Christmas Bells

Christmas Bells
Christmas Bells - Blandfordia nobilis

Monday, November 16, 2009

A birding weekend away.

The following birds are DEFINITELY not from Robertson.

A family of Emus being led away by Dad (right)
I went to West Wyalong with Mark Clayton and some other bird banders from Canberra. My association with Mark goes back further than most people have been alive, so I shall not bore readers with the details, save to say that Mark was a youngster (as was I) when he first teamed up with my father and myself and a bunch of other young enthusiasts, and started to learn about bird banding. Mark has had an entire career in CSIRO in the intervening years.

Mark invited me to join him at one of his favourite haunts at The Charcoal Tank Nature Reserve, near West Wyalong. Mark has banded there since about 1986, so he has established some very valuable bird life-history data over those years.

Mark preparing to band an adult male Common Bronzewing Pigeon.
Here he is taking the "head/bill" measurement.
And now the bird is about to be released.
You can see the large patch of cream feathers on the forehead.
That indicates it is an adult male.An Eastern Yellow Robin - prior to release.
The weather at West Wyalong was very hot.
Sunrise at 6:00am.
The temp was already 21.6 degrees Celsius.
It reached 38 degrees Celsius at 3:00pm, on Saturday,
with just 9% humidity.

The temperature meant we had to be very vigilant with the birds in the nets, particularly the small birds, which are potentially subject to heat stress.
Here is a Peaceful Dove -
a close-up view of the colouring of the soft tissue
above the beak and the around the eye.
The same bird, with the wing held out
to show the lovely chestnut colour on the under-wing coverts.This bird is one of Mark's favourite species.
The White-plumed Honeyeater.
He has established good life-history data of this species
through re-trapping many banded birds at Charcoal Tank.
This next image is a portrait of the Yellow Thornbill.
This specimen lacks the typical colouration.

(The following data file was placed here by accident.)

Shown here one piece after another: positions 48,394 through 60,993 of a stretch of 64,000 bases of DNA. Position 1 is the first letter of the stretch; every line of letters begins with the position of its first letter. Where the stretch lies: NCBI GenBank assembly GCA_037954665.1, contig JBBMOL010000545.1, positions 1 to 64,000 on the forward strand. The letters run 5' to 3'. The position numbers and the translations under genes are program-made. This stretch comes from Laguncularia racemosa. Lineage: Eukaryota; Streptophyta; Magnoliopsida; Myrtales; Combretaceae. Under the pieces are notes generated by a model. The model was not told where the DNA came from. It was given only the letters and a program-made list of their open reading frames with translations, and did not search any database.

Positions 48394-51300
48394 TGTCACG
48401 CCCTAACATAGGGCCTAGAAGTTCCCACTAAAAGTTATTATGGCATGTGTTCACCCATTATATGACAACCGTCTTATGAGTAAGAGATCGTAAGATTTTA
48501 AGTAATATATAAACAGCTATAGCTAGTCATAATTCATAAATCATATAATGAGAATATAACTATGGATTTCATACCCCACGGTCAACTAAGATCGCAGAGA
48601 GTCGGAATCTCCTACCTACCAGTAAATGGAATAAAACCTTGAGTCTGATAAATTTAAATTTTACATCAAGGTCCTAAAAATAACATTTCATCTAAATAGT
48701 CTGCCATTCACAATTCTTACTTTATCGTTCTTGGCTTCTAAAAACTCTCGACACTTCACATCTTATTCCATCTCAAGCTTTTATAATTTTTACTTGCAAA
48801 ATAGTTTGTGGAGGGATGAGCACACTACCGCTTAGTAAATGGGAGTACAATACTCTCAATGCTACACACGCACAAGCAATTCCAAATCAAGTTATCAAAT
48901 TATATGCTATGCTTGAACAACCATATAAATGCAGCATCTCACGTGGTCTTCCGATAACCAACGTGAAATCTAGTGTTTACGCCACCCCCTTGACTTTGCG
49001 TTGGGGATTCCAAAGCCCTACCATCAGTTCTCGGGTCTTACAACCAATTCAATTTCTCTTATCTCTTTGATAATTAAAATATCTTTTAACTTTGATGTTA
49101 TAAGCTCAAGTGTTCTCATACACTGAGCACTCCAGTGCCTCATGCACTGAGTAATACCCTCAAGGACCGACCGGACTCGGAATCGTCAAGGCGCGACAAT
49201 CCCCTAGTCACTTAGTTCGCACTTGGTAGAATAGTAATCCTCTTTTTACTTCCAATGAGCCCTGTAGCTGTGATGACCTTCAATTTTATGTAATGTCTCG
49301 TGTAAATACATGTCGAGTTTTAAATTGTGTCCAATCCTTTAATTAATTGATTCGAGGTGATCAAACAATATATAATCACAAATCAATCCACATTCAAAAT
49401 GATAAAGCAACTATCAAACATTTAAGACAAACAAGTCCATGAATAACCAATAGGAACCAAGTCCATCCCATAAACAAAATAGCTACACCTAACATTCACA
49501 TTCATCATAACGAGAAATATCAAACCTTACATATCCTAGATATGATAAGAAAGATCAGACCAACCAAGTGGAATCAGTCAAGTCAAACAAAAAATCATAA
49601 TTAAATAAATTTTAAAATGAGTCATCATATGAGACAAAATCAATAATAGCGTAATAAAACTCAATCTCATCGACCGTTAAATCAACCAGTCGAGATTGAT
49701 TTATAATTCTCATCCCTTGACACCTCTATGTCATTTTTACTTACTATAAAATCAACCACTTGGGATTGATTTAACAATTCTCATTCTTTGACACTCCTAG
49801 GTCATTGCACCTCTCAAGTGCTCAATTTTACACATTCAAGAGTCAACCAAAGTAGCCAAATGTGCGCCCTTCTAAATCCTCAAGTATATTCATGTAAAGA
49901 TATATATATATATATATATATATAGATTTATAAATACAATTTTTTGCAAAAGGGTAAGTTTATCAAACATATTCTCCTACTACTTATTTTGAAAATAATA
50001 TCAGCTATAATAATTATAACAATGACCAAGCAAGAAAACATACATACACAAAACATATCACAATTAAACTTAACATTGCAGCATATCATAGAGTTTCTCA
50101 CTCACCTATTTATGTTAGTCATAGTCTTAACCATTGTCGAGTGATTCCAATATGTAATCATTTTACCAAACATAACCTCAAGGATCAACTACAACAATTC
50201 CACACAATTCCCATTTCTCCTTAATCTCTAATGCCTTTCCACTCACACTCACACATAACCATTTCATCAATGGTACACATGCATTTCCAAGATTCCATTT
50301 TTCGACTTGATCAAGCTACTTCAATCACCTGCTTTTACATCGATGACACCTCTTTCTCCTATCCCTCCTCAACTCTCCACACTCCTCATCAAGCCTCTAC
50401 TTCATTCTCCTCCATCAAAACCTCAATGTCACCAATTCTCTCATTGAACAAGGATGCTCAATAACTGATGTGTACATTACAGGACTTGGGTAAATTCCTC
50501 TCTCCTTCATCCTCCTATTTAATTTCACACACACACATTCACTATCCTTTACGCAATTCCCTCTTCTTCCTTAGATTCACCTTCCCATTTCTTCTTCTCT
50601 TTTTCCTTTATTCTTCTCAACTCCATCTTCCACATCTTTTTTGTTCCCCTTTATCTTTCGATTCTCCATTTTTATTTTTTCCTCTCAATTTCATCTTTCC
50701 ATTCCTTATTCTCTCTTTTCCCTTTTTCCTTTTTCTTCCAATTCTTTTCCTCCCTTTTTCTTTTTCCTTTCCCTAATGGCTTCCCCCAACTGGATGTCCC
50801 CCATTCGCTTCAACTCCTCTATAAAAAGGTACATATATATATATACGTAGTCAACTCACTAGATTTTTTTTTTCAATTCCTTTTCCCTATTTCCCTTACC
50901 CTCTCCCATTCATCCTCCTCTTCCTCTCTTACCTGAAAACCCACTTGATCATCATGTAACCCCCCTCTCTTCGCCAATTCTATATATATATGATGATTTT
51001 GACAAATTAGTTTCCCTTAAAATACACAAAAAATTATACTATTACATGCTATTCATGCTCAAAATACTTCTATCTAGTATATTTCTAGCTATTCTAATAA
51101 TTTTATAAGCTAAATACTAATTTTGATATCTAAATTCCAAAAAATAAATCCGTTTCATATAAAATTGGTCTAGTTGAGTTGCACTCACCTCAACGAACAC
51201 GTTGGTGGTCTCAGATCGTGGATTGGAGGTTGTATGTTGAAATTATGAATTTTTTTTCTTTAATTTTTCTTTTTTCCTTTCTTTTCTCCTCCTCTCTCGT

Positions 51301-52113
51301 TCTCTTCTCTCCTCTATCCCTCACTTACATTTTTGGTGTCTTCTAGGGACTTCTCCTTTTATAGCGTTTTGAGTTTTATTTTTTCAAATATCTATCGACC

The fine marks behind the eye are about the only distinguishing features.
This image of the bird in the hand shows the size from which it was previously known by the name of the "Little Thornbill".

I have a number of other photos which I shall publish over the next few days.


Mosura said...

Looks like you had a great weekend. Too hot for me though :-)

A great opportunity to see those birds close up.

Tyto Tony said...

A lot done on a hot and busy day!

Snail said...

I always drive through West Wyalong when I'm heading along the Newell. I will have to stop next time.

Looks like you had an excellent day's birding.

Denis Wilson said...

Hi Mosura, Tony and Snail.
Well it surely was hot, but well worth the effort.
Snail, make sure you travel through in the cool weather, that's all.
The actual reserve is behind the "Charcoal Tank Rest Stop".
You would have to jump the fence, as we had access arranged, but it is not "prohibited entry", just not "encouraged" if you get my gist.
I am still recovering - not from the trip, but from wading though all my emails after being away.
More tomorrow - too tired now.

mick said...

Fantastic close-up photos of the birds. The Peaceful Dove with stretched out wings is fascinating. I have never seen that beautiful patch of color although I've seen plenty of the birds. A bit too hot for comfort though!!!

Denis Wilson said...

Hi Mick
Its the things one notices with "birds in the hand" which I really like about being able to participate in Bird Banding.
I was very pleased to have been invited along with Mark and the others, after all these years.